June 01, 2009

Notes from a DVD Geek

By Jeremy Lassen

The big release for science fiction fans this month is a documentary about legendary SF writer Harlan Ellison.  This documentary, "Dreams With Sharp Teeth", is directed by the producer of "Grizzly Man" (You know… the documentary about the guy who disappeared while filming bears in Alaska,) Erik Nelson.

This documentary is not a tell-all attack piece, nor is it an even-handed, balanced documentary that gives equal time to Ellison's critics. Instead, it is a riotous celebration of the man, his work, and the character that he has created, "Harlan Ellison", over the course of his career. Many funny tidbits and gems are in this documentary and in the associated "extras" on the DVD.

In celebration of this documentary, I'd like to point out some of the movies and TV episodes that have been based on Harlan Ellison's work.

Probably the most famous movie adaptation is "A Boy and His Dog", staring a very young Don Johnson.  This story of Ellison's is one of his most memorable, and the movie does it some justice . . . even though the tone of the film does tend to veer wildly from act to act.

One of the most (in)famous movies inspired by Ellison's work is James Cameron's original "Terminator" movie.  Ellison sued to get a credit for this movie, and won, claiming it was inspired by his Outer Limit episodes "Soldier," and "The Demon With a Glass Hand". Despite losing this battle in court, director (and script co-writer) James Cameron has always resented this assertion, and there seems to be a back-and-forth battle of the credit line in the various home video versions of this film, with Ellison's story credit slipping in and out of the credits as each new version of the film is released.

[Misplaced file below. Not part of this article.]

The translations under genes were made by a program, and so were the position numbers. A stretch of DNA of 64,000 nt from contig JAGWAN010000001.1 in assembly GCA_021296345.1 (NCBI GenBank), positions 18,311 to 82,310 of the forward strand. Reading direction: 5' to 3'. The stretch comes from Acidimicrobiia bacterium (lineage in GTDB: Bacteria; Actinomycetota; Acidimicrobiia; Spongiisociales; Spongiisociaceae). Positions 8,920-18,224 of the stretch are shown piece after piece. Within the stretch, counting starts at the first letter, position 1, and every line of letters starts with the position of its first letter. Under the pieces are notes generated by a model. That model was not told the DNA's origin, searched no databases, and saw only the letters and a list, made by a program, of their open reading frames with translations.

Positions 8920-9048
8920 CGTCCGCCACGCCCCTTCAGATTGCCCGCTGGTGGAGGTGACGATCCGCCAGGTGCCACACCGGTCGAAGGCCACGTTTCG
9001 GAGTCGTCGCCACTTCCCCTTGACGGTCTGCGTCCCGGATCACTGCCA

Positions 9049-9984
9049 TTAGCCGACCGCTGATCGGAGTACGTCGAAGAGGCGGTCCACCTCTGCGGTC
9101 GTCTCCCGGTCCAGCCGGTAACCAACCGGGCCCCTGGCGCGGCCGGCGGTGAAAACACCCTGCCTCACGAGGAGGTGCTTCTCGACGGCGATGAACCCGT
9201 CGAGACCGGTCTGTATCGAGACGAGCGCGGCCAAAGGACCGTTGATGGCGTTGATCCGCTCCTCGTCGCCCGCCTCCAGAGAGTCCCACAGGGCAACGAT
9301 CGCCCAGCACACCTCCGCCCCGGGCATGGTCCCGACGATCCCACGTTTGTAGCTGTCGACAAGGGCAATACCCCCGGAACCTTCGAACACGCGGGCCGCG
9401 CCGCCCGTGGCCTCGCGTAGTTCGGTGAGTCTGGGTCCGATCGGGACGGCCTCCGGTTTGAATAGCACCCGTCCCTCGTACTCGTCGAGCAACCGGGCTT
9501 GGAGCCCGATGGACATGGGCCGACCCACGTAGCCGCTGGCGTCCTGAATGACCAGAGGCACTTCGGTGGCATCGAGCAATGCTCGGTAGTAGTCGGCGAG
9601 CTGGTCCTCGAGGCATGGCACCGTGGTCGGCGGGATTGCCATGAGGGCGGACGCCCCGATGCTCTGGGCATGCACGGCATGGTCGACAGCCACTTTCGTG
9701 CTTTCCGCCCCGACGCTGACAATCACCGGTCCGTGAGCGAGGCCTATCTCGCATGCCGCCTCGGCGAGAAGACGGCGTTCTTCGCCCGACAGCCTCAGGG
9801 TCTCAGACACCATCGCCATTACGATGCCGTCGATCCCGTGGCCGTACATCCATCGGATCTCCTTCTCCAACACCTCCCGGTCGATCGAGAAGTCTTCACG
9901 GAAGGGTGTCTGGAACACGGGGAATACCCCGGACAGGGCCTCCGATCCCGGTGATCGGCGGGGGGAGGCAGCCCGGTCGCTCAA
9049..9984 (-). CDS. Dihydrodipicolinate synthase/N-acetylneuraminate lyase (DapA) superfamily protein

Moving past  "Terminator", we can get to some of Ellison's television writing, which includes the above-mentioned Outer Limits episodes and the famous Star Trek episode, "The City on the Edge of Forever".  He was also responsible for the episode of Alfred Hitchcock Presents' "Memo from Purgatory."  There were numerous other lesser-known TV episodes that he banged out early in his tv writing career, from episodes of "Burke's Law", to an episodes from "Voyage to the Bottom of the Sea".

Much later, several of his stories were adapted for the 1980's "The New Twilight Zone" series ("Crazy as a Soup Sandwich,"  "Gramma," "One Life," "Furnished in Early Poverty," "Paladin of the Lost Hour" and "Shatterday").

There were also a couple of "Babylon 5" episodes written by Ellison, a "New Outer Limits" episode from 1999 based on "The Human Operators", and a "Masters of Science Fiction" episode based on his story "The Discarded."

There were many other legendarily unproduced pilots and scripts, which Ellison chronicles at length in his books, THE GLASS TEAT, and THE OTHER GLASS TEAT. [Editor's note: Both of these volumes are now out of print.]

Moving away from Ellison, to another cult SF personality, Joss Whedon's "Dr. Horrible's Sing-Along Blog" hits DVD in June.  This one was the "online only" production that Whedon worked on during the writers' strike last year, and it's now more widely commercially available, with a bunch of extras on the DVD that were not part of the original download.

And, moving from the cult SF side of the house to the cult horror side of the house, I bring you the most unlikely adaptation to ever be made. "Header". A movie based on Edward Lee's "classic" splatter-porn short story, soon to be available on DVD. This looks to be a mostly mediocre low budget horror film, but wow.  "Header".  Edward Lee.  I can't wait.  It's like when I found out "The Girl Next Door" was being made into a movie. But somehow sleazier and seedier.

And that's all I've got for you this month.

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